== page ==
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I study CS at university and obviously do a lot of programming for my course. I'd like to be able to release my source code to show employers and such, but the university is understandably concerned about plagiarism from students that are given the same or similar tasks in subsequent years.

Is there an open source license that allows for a restriction on academic usage, so I can cover my back legally if a student were to take the code to use in their own assignments?

  • Cover [your] back legally in what sense? Are you concerned about liability for what they do with it, or that you might be responsible if they passed it off as their own, or worried that they might take it and profit from it? Or do you have some other concern? What behaviour are you hoping to prevent? – MadHatter supports Monica Jan 19 '17 at 15:59
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    @MadHatter During our many, many start-of-module talks about (amongst other things) plagiarism, they made it clear that the university policy was that both the broadcaster and the receiver of the plagiarised work would be punished (presumably to dissuade people from sharing with their friends in the assumption that they would shoulder all the risk). Whilst I'm still a student there, I'd like a license that I could argue that by using, I've explicitly done all I can to block someone plagiarising. – Rumps Jan 20 '17 at 0:20
  • @Rumps: Go talk to your advisor. We have no idea what your school's policies look like. – Kevin Jan 20 '17 at 7:10
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While I agree with the two answers posted so far, I would like to add that publicly posting solutions to programming exercises you were assigned as part of your coursework is something that your university could legitimately blame you for.

On the contrary, posting programming projects which are necessarily quite different from student to student, and for which most of the creative ideas came directly from you, is perfectly legitimate.

The distinction is the same as posting the solution to a knowledge test vs sharing the essay you wrote for some class. If some students were to reuse your essay in the future, it couldn't be held against you.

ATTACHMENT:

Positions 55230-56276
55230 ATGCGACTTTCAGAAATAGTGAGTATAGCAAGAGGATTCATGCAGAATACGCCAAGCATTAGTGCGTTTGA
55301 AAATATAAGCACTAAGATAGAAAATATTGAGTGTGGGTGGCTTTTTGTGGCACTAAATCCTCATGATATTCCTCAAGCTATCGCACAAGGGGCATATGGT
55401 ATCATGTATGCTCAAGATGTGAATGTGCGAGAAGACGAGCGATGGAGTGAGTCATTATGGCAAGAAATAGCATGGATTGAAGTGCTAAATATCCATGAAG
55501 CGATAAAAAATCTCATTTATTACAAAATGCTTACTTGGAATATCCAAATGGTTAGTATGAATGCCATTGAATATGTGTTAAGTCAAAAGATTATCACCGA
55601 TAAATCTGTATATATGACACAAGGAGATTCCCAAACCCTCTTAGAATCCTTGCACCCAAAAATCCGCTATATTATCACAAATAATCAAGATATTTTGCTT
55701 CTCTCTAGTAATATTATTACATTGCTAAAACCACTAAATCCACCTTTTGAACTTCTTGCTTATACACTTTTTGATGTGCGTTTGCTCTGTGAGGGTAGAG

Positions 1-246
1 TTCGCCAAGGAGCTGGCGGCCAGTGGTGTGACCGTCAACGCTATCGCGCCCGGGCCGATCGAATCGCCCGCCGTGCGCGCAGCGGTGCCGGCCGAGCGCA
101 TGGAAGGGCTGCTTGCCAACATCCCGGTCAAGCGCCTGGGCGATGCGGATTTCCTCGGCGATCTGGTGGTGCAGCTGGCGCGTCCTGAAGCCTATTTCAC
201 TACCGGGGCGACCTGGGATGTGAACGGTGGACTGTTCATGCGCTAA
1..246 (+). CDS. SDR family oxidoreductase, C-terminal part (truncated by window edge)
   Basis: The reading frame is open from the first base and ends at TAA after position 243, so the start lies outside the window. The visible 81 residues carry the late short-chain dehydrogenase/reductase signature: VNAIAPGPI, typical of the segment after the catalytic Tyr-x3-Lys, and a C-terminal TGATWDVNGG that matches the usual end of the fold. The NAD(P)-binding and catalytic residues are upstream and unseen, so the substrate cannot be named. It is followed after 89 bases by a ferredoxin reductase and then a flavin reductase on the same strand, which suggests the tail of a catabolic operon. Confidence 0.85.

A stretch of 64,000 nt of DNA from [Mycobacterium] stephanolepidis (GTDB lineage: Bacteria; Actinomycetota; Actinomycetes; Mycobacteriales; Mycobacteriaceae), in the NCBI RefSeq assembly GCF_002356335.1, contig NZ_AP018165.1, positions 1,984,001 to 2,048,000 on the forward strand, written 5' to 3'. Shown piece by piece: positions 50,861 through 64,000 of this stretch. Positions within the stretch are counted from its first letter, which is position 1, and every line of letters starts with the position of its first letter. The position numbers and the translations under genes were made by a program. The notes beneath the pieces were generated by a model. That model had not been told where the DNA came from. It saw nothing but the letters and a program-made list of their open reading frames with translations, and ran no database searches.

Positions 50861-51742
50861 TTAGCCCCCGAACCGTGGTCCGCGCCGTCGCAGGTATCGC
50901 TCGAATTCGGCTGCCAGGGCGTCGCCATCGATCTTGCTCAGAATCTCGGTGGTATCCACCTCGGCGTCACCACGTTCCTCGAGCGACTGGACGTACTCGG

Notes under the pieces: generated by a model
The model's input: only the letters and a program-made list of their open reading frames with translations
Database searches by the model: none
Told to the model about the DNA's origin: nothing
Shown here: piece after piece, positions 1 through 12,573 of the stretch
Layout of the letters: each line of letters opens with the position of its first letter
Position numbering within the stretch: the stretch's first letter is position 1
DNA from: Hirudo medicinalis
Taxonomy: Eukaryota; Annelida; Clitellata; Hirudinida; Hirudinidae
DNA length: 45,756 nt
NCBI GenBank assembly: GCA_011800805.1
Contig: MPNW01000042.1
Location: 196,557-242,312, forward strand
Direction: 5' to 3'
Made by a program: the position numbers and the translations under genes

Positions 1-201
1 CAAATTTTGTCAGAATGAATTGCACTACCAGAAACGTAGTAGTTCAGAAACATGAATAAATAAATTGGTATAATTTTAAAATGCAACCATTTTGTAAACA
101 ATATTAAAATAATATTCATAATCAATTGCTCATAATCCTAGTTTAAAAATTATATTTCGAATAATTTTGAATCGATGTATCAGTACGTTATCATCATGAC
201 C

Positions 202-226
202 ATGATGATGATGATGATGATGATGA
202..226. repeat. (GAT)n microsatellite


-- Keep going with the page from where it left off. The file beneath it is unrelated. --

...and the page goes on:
Now of course, you should wait for the end of the semester to post anything. And probably also ask your teachers first.

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You have clarified that your concern is that your university's policy punishes both the creator and the re-user of plagiarised content, and you want an open licence that will prohibit that.

IANAL/IANYL, but I don't think you are going to find one. Copyleft licences generally specify what kind of re-use may lawfully be made of content you so license. But your university's policy has made it clear that there are no lawful kinds of re-use, from a plagiarism standpoint. So if someone were to reuse some of your licensed content, and your university were to take against this, then (from what you've told us) pointing out that when you distributed your content to the whole world, you did so in a manner that made it clear that you weren't allowing them to do something which they were already forbidden to do probably won't help.

If your university's policy makes some kind of explicit exception for content that people were forbidden to re-use, which you have not told us is the case, it might be possible to craft such a licence. But software so conveyed wouldn't be free/open, because the first of the four freedoms of free software is "the freedom to run the program for any purpose". A restriction on academic reuse would violate this.

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The copyright line that appears in almost all open-source licenses covers your back. It establishes that you wrote the code (or claim to have written the code). You don't need to say anything about plagiarism; that's already covered by the university's rules pertaining to academic usage, whether the material be computer software or passages from a book. So feel free to use MIT, BSD, CC0, or whatever license you like.

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Whether or not there is a legal way to do this, you also might consider not open-sourcing the code. If all you want to do is show potential employers, you can also remember that the code is still yours to do what you like with. If you want to show employers, go right ahead! You do not need to open up the source to show them.

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